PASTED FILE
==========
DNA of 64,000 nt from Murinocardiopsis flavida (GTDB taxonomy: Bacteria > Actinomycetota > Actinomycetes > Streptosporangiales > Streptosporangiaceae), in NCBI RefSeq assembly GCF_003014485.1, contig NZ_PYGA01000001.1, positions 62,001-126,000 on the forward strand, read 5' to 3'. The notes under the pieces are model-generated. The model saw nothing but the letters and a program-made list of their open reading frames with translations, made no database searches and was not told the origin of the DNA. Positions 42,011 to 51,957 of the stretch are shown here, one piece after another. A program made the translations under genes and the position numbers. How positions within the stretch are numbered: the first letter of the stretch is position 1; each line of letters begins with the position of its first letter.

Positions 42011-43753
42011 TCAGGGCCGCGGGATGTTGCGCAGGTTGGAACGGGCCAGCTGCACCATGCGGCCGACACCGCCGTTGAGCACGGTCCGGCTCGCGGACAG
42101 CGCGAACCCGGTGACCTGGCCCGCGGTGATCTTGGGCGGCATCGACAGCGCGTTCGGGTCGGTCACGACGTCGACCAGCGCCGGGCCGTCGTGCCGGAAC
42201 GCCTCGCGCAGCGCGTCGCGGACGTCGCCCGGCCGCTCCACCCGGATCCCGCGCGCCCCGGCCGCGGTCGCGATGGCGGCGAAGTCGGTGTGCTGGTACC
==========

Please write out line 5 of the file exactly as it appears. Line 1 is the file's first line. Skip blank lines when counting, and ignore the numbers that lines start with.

42201 GCCTCGCGCAGCGCGTCGCGGACGTCGCCCGGCCGCTCCACCCGGATCCCGCGCGCCCCGGCCGCGGTCGCGATGGCGGCGAAGTCGGTGTGCTGGTACC